On the morning of August 17th, 2017, the ~3500 people who were a part of Decentraland community woke up excited. It was finally the day of the Decentraland ICO, or Initial Coin Offering. This was ultimately the first opportunity for the community to make their stake in the wild west of the virtual world.
Decentraland’s community was very unique. Unlike most other projects these days, the community around it was almost completely centralized, in a Slack channel controlled by the Decentraland team. It was one universal forum where everyone could talk to their future neighbors, business partners, and the creators of the virtual world themselves. About two hours before the ICO, the Decentraland team archived and locked all the channels except two that they control, #announcements and #dev-updates. This was very strange, they’d never told us they were going to do that before this point. It was very disconcerting not to be able to talk with our fellow community members while we approached the moment we’d all been waiting for.
Despite this, everyone was still excited to buy in. The community had a huge amount of optimism in the project and a lot of love and trust for the development team. Because of that, the community wanted to put their money where their mouths were to prove they were invested in Decentraland’s long-term success. This was important because of what Decentraland is. It’s a fully decentralized virtual world. It was important because none of it had any inherent value. Decentraland, and it’s cryptocurrency MANA, was only as valuable as people made it. But within the first 10 seconds of it’s coins existence, the value to it’s community tanked.
5 large investors, known as “whales”, were able to buy in early to the ICO. Though many of the details are unkown(one whale seems to be a known smart-contract pool), it looks like collusion with the creators of Decentraland, as one 10,000ETH(~$3,000,000) purchase was allowed to occur 3 hours before the start of the ICO(a partnership with an app, apparently).
Thus, a small handful of MANA-holders (last time I checked it was up to nine from five) took full control of Decentraland. Meaning 99.7% of Decentraland’s community had absolutely no stake in Decentraland.
So immediately, we got to work. We made a Slack channel to discuss our plans, here:
It was clear that we didn’t want to buy in to a project that was controlled by a select few, after being stabbed in the back by the team we trusted.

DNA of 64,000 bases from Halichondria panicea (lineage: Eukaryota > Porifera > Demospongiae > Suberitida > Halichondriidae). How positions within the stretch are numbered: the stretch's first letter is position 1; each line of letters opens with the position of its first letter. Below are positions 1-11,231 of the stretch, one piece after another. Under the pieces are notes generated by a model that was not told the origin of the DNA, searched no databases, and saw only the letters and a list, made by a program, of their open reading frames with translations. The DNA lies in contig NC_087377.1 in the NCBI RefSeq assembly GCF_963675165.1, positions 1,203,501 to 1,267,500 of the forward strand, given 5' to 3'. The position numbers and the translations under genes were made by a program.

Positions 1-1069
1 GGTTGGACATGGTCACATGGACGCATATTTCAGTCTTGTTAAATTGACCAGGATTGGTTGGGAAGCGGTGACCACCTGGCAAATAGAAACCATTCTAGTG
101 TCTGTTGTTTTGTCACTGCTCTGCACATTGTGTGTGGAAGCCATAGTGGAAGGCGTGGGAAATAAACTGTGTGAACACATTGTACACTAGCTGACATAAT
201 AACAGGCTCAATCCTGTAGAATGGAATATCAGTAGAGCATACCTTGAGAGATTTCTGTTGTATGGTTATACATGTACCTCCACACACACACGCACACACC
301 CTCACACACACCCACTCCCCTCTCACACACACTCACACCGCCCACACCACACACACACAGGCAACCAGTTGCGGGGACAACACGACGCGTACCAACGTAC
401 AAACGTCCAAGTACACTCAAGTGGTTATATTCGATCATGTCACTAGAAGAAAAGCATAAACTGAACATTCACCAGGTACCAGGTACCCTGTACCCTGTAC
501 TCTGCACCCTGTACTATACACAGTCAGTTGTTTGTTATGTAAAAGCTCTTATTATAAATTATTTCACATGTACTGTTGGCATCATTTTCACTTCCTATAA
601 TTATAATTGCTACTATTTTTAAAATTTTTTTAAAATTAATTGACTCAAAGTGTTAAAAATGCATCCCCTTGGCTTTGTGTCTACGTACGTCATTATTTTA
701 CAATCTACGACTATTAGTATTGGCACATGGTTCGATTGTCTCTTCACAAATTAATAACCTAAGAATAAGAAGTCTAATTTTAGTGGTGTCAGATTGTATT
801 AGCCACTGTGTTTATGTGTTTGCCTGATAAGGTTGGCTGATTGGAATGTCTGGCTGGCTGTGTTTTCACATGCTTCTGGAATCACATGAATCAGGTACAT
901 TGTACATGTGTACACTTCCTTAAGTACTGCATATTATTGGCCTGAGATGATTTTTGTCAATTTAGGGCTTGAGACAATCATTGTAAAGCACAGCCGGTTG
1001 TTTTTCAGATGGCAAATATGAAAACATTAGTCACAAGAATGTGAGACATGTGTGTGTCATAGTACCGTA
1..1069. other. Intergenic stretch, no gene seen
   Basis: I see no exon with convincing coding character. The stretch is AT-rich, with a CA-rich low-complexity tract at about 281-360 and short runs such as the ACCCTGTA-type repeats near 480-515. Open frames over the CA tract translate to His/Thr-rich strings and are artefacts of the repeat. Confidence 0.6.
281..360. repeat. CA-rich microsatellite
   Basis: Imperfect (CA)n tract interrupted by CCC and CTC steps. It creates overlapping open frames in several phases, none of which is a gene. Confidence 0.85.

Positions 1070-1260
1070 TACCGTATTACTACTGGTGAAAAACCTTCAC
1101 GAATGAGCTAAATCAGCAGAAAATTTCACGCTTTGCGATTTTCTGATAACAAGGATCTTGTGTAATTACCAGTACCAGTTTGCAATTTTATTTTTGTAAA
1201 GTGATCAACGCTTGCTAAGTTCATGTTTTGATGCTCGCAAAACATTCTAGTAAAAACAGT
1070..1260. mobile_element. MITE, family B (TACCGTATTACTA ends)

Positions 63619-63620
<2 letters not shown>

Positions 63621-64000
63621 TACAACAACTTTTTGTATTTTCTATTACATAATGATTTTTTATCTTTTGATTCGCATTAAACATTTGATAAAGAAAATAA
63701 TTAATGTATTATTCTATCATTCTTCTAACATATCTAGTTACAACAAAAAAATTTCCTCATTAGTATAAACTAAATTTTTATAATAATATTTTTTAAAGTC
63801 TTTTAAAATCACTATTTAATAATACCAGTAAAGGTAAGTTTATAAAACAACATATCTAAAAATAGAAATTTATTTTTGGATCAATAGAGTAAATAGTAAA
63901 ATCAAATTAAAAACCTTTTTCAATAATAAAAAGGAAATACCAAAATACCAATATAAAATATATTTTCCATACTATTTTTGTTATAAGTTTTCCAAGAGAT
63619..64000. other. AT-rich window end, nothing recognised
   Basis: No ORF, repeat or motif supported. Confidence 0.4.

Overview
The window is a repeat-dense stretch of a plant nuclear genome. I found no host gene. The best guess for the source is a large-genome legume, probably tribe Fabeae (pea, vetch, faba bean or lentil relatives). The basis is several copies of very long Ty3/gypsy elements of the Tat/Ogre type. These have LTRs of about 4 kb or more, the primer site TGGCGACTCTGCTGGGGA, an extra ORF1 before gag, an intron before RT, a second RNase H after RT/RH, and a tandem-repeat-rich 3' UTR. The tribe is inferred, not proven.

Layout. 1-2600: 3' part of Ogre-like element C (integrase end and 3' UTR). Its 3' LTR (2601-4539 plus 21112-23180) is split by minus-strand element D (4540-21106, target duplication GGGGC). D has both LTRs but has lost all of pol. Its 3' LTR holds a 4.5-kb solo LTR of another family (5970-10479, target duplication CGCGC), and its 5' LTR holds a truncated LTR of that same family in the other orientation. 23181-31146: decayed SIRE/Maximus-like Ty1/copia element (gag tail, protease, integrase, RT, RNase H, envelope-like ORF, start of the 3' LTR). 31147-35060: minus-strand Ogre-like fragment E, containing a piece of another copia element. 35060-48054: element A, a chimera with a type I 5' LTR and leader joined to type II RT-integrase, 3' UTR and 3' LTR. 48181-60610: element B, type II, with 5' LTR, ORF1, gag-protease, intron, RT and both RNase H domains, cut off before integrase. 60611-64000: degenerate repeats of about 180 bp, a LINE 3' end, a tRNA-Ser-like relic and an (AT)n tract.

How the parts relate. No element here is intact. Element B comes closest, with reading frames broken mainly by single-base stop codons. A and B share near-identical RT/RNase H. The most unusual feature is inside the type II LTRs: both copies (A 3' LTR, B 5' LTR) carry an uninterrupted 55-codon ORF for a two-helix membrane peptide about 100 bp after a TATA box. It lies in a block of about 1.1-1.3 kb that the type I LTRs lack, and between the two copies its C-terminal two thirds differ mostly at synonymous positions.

Currently, people are discussing ways to take power back from Decentraland. This includes things like hashtag campaign’s(#decentraland #boycottmana), identifying issues with Decentraland, and presenting proposals for what to do going forward.
We’re a small splinter community, but we’re working hard and fast moving forward. In less than 24 hours we’ve had hundreds of contributions from dozens of users. I presented a proposal to the #dev channel, and we’re doing our first survey to design the democratic process of a decentralized metaverse.
But this isn’t about the Decentraland Emigrants, it’s about Decentraland itself. There was a HUGE amount of red flags, but no one took them seriously. People were cluelessly optimistic. This included:
- No one on the Decentraland team had any game dev or VR experience, despite claiming to be building a VRMMO
- The project claimed to have started in June 2015, but had no notable releases or product development until March 2017
- The ICO was delayed
- The team arbitrarily planned an ICO whitelist pre-sale and discount within a few weeks of the ICO, after repeatedly claiming pre-sales were bad
- Cancelling said whitelist pre-sale just days before the ICO
- The team refused to create any sort of protections on huge individual purchases
- The source code to the Unity browser of Decentraland was very unimpressive
- There has been no VR-specific development done for Decentraland at all to this day
- The team refused to package an executable of the Decentraland browser for the community
- The Decentraland team claimed that they were trashing the Unity Web Player version for Aframe and WebVR, even though they have no experience with aframe and have no aframe product to show
So with all these red flags, why didn’t I warn people? Two fundamental reasons, firstly, the Decentraland community was so optimistic and positive, that they reacted badly to people asking critical questions on the community Slack channel.
Secondly, I wanted to make money. Spending my time and energy to warn people would make them less likely to buy in. So instead, I prepared to buy in to the ICO weeks in advance, and planned on releasing a bunch of content to increase awareness around Decentraland(and help solve all of the complaints I had with the project) after I’d bought in. In fact, hundreds of people were planning on doing the same thing. Instead, most of those people have already left the Decentraland community. As far as they’re concerned, it was a scam.
And it’s a damn shame, because this was the closest thing to an open metaverse we’ve ever gotten.
For more reading on Decentraland: